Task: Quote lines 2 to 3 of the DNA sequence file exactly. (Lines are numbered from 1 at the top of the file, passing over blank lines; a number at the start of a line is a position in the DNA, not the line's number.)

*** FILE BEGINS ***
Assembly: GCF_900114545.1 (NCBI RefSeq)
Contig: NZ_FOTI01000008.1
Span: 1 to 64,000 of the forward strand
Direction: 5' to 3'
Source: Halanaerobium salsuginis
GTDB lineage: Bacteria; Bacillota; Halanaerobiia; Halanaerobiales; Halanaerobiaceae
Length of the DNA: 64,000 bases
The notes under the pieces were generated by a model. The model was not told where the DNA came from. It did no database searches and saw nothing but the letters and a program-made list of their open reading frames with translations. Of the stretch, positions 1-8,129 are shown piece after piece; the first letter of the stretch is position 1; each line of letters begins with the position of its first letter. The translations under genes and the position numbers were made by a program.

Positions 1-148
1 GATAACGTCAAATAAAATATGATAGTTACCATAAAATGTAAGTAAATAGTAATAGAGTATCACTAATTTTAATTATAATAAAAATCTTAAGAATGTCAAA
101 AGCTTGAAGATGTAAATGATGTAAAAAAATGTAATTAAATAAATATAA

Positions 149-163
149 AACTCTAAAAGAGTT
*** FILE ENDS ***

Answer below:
Contig: NZ_FOTI01000008.1
Span: 1 to 64,000 of the forward strand